So, I went over there and smiled at the guy while he shot the digital picture. I put my thumb on the little cup, and it didn't get dirty. Amazing! This is all nicely mechanized and very fast. He said in three weeks I will get my new license.

I wonder if the photo on the new license will be as bad as it is now? Not possible. I had dark hair with wild streaks of gray, sort of a Texas Big Hair look. And the expression on my face is akin to the deer in the headlights look. So it's bound to be better.

And in the back of my mind is the thought that I really don't know what would happen if I had to take the written test, or -- shudder! -- the driving test. OMG. Remember in the old days when you had to parallel-park the car? I never had to do that (that's how old those old days are). But, still. Scary.

Yay for modern times, modern conveniences like getting a computer appointment and having my thumbprint shot digitally. It's just amazing that such an inconvenience as going to the DMV would not be so damned inconvenient any more. And that sometimes you can make the clerk smile. That's the real payoff.

Wednesday, September 5, 2007

Put the Watch Down and Back Away from the Table...

I've moved from apartment to apartment, never saving much of anything. The microwave my mother gave me. Some photos. Some collectibles. But I don't think I've ever saved anything for a long time. But this watch I own: I've had it now for 25 years.

I bought it in 1982 with my first overtime money. I planned a tour of Switzerland and Italy, and while I was in Switzerland, I went to Bucherer's and got the royal treatment. I became a member of the Rolex club. There were about four "members" in Customs, and Frank and I used to make jokes about it. We wore our watches every day. Others would laugh at us, joke that the Rolex doesn't keep good time. It's not a timepiece, after all. It's a piece of jewelry.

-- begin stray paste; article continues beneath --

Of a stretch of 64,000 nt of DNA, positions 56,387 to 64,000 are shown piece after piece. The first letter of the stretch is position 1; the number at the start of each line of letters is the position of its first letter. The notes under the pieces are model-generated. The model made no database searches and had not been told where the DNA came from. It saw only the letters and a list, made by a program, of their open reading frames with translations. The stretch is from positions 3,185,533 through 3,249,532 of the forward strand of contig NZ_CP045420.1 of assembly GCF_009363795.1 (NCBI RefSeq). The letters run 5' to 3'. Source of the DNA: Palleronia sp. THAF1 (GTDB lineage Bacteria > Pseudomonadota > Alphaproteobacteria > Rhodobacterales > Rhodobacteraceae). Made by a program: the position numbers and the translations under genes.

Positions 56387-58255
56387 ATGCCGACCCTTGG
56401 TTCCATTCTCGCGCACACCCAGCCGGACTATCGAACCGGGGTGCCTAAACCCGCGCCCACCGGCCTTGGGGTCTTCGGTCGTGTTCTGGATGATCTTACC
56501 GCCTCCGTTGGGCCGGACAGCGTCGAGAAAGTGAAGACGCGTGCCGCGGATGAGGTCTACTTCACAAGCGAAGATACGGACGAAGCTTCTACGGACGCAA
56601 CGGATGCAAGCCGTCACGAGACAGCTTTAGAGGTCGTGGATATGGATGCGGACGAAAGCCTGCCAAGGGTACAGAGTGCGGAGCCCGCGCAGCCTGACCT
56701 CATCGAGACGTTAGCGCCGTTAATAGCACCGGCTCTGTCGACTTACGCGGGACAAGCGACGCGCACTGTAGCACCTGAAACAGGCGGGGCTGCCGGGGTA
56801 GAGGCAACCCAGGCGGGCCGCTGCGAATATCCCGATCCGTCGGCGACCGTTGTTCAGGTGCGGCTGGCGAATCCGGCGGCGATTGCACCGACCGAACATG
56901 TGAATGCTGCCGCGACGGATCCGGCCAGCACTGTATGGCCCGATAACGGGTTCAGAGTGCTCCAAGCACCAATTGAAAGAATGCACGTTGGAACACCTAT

It's an Oyster Perpetual Lady Datejust. I still remember looking at it for the first time, as its undying crystal gleamed in the light. It's a two-tone band, meaning half stainless steel, half gold. I don't even know if you can buy those any more.

Today I took my Rolex in to the shop in San Francisco. It's up 7 floors behind an unlabeled door on Post Street. The doorman there told me where to find it. It had been, after all, about 7 years since I had been there. I braced myself. Here it comes.

The lady greeted me at the counter, saw the watch, and called for the Watch Repairman. He spoke to me in clipped tones, an elegant trace of a Swiss accent apparent. And then he started to scold me.

It happens every time. I've been here three times since I bought my Rolex. I may not remember exactly where the place is. I may not remember which floor it's on. But I remember the scolding.

I explained to him that the stem was broken, the same thing that was wrong when I brought it in five years ago. I couldn't change the date, and changing the time was difficult. He took it away for several minutes and then returned. He looked at me solemnly, lowered his head, and began. "It's not the stem. It's the mechanism that the stem drives. It's been longer than five years."

I lowered my head in shame. I hadn't been a very good parent.

He continued. "You need to bring the watch in every three or four years for maintenance."

Yeah, yeah. Seven years ago -- or whenever I had brought it in last -- it was $300 for the cleaning. And their cleaning means that they fix anything that's broken inside, except for replacing the crystal. Today it was more than $500. Who could afford to bring it in every three years?

I guess the answer to that question is the obvious: if you have to ask about the price, you can't afford the watch. I love that old watch.

He asked me if I wanted to replace the crystal. It has a few nicks in its once-indestructible surface. No, not yet, I replied. "Next time," he smiled.

Sometime after 2010.